Some years ago – probably turn of the century or just before – two PRs who worked for an upmarket car company were overheard muttering about one of our colleagues: “How many cars has he ever sold for us?” was the thrust. 

The colleague was – and still is – a national journalist. 

As word of the exchange spread, reaction among fellow journalists ranged from indignation (not our job to sell their cars) to mirth. The feeling was that the two PRs either never really grasped their roles properly or had fallen completely under the spell of their marketing department.

Our job is fairly simple: to inform – perhaps entertain, depending on the audience – as objectively as possible without fear or favour. Anything a press office can do to make that job easier is appreciated but not essential.

Yet we do ‘sell’ cars. The recommendations I have made to family, friends and acquaintances over the last 35 years since I penned my first motoring column will have translated into sales. 

In the last year or so my tally is a Peugeot Partner to a neighbour with two boisterous, sporty boys; a Mazda6 to a once-devoted Audi driver and he’s very pleased with it, a Honda Civic and a Peugeot 208. 

Currently in the research stage are a SEAT Leon ST: the local dealer is a SEAT franchise and my first recommendation is always to buy locally and a Fiat Panda or SEAT Mii, which might end up being a VW Up!.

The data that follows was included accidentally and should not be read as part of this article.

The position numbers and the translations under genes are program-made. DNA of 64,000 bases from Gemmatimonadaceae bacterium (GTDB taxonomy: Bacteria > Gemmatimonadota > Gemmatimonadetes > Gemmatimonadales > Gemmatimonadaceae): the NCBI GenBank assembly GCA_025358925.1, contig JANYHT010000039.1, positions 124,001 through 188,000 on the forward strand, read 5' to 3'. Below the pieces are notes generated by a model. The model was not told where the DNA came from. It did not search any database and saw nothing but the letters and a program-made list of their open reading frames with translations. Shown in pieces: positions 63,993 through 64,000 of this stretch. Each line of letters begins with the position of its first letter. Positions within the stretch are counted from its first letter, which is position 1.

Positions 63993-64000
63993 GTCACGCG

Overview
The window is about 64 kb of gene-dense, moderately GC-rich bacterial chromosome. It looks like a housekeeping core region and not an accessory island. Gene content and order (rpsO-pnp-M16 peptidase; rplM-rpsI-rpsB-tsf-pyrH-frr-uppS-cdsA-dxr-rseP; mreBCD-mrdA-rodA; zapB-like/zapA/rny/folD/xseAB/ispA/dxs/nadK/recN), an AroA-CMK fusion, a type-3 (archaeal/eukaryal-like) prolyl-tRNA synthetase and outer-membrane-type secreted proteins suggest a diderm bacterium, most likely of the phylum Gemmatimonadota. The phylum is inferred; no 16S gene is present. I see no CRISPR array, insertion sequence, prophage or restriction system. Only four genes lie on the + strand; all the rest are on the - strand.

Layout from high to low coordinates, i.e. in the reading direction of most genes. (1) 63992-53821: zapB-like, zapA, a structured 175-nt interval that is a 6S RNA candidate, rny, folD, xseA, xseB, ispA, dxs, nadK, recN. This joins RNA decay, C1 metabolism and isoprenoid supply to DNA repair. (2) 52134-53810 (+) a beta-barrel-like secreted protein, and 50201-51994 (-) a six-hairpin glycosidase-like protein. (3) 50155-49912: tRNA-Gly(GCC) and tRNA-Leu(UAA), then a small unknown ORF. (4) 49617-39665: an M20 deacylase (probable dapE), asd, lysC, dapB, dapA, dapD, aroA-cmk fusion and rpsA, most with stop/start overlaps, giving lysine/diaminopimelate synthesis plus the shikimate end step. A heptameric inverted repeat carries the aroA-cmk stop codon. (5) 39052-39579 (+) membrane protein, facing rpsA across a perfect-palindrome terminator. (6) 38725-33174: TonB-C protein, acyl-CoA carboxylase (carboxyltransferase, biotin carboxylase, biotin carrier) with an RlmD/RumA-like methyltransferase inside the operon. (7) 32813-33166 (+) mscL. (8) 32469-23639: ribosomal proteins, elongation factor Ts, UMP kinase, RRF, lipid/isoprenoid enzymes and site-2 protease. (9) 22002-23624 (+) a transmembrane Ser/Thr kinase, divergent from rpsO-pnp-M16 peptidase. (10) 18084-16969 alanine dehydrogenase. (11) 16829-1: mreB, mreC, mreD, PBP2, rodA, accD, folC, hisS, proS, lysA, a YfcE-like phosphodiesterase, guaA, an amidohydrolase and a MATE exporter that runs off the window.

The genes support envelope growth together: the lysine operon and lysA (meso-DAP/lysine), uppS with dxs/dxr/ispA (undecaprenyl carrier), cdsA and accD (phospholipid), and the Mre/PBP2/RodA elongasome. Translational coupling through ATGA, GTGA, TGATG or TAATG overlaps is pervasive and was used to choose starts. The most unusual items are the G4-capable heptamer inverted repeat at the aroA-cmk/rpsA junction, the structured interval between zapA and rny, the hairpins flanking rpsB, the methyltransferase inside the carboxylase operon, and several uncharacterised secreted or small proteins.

As my involvement in village life has spread beyond the cricket club, golf and a noggin on two in the pub on a Friday night (well, not just Fridays and probably more than a couple of noggins) to encompass the bowling club and other organisations, so I get more requests for recommendations.

A couple in their 70s want a car with a high hip point that is easy to get in and out of. I will see them at the weekend and will suggest looking at a Vauxhall Meriva (above).  I think it will be perfect for them after reacquainting myself with it during Vauxhall’s current regional tour.

So, yes, we do sell cars by recommendation, which is the best way to do it. But please don’t take it for granted and don’t treat us as an extension to the marketing department.

Tony Lewis
Tony Lewis
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